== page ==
Apr 15, 2024

Home > Biology > Humans And Birds Both Stand On Two Feet, So Why Can Birds Sleep Standing Up But Not Humans?

Humans And Birds Both Stand On Two Feet, So Why Can Birds Sleep Standing Up But Not Humans?

Humans And Birds Both Stand On Two Feet, So Why Can Birds Sleep Standing Up But Not Humans?

When we humans feel very tired, we often say that we can fall asleep standing up, but this is just a description. In reality, it is impossible for humans to sleep standing up, but there are many animals in nature that have this such a skill that humans do not have, for example, horses can sleep standing up effortlessly.

Of course, horses stand on four feet, so it makes sense that their bodies are more stable than humans', but what about birds? Birds stand on two feet just like humans, but we all know that birds can also sleep standing up. So the question arises, both humans and birds stand on two feet, so why can birds sleep standing up but not humans?

When we humans remain in a standing position, we need muscle strength to support us, and this is all done 'automatically' by our brain, without our subjective involvement.

If we gradually fall asleep in a standing position, the brain's instructions to the relevant muscles become more and more blurred and the muscles gradually relax to a point where our body rapidly loses its balance because there is not enough support.

In this case, the brain is immediately awakened by self-protection mechanisms and redirects the relevant muscles, and we are awake. If the brain doesn't wake up quickly enough, this is what it can look like (and this is while sitting).

The simple fact is that when humans sleep their muscles relax, and when they do, humans cannot gain the strength to maintain a standing position, so they cannot sleep standing up. And how do birds sleep standing up?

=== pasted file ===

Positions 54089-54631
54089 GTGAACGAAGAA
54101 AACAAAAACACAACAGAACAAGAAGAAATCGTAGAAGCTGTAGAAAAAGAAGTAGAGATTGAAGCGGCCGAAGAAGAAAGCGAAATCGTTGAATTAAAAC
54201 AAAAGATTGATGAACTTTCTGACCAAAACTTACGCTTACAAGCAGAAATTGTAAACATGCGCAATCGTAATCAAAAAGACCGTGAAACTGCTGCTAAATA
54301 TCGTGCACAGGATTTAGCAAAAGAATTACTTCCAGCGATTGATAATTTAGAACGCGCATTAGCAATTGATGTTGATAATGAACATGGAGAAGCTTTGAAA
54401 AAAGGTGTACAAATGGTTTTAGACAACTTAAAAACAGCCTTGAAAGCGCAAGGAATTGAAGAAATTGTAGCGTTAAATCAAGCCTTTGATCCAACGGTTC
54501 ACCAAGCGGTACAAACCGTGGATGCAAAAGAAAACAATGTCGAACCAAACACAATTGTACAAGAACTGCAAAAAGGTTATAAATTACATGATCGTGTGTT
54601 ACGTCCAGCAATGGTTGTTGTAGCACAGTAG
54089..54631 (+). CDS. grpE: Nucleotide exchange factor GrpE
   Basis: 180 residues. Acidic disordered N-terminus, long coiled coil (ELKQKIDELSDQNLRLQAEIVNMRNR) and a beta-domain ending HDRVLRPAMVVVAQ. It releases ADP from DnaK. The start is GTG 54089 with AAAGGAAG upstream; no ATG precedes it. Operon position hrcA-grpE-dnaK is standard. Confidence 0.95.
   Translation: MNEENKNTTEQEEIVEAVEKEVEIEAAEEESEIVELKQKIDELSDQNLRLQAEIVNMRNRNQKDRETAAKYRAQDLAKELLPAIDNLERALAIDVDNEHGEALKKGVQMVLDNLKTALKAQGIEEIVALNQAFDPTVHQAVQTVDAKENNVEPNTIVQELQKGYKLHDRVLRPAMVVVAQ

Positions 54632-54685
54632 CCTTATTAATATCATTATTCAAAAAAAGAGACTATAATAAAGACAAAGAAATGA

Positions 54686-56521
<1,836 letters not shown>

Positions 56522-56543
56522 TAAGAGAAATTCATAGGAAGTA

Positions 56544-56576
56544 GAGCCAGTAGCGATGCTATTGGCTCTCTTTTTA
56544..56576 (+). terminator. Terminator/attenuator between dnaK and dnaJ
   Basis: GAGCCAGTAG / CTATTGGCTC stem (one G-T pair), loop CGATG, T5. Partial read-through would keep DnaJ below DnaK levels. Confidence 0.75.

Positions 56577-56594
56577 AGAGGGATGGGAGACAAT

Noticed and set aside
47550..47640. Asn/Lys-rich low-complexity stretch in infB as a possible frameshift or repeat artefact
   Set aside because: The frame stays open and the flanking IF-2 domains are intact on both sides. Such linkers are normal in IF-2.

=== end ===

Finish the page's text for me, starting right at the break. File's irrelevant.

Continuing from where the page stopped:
The answer is simple: Birds do not need muscular strength to maintain a standing posture. They can stand firmly and passively without relying on any muscular activity, simply by virtue of their weight and the reaction forces of the ground counteracting each other, and some birds even need only one foot to do so, for example, flamingos can sleep while standing on one foot.


Note that the bones of the flamingo's legs, where we usually think of the knee, are actually its ankles, while the flamingo's knees are hidden underneath its feathers.

As well as being able to sleep standing up on the ground, many birds can also sleep standing directly on a tree branch, so how do they do it?

Birds that can sleep standing on branches usually have muscles that are suitable for perching on trees and holding branches, such as the "Peroneus medius", "Through toe flexors", "Perching muscles" And so on. They are able to use the cooperation between tendons, tendon sheaths and skeletal joints to keep themselves in a standing position with their muscles relaxed.

The feet of these birds have four toes, "Three in front and one at the back", and when the relevant muscles contract, the birds' legs straighten and their toes "Spread out", while conversely their toes tend to "Grip "The opposite is true. The muscles associated with the bird are contracted before it lands on the branch, and then loosen up once it is on the branch, so that its four toes naturally snap onto the branch.

At the same time, the joints of the bird's leg bones flex due to the pressure of their weight, which tightens the tendons of the associated muscles, thus providing the bird with the 'grip' that allows their toes to cling to the branch. When the bird is sleeping, the muscles relax further and the pressure of its weight causes the leg joints to bend even more and its toes to grip even tighter.

(if you're not convinced by this feature of birds, next time you buy a white-striped chicken you might want to study it carefully to see if its claws 'open' when its legs are straight and 'grip' when its legs are bent)

As shown above, when a bird stands on a branch, its leg bones take on a shape similar to the letter 'z', somewhat similar to the squatting position we have in humans, which facilitates the stabilisation of the centre of gravity and thus allows the bird to maintain its balance more easily.

Because birds can maintain a stable standing position with relaxed muscles, they are able to sleep standing up, which is not possible for humans who also stand on their feet.

The fact that birds have evolved this skill is also a sign of adaptation to nature. In a crisis-ridden nature, even when sleeping, birds must always be in a state where they can take off quickly.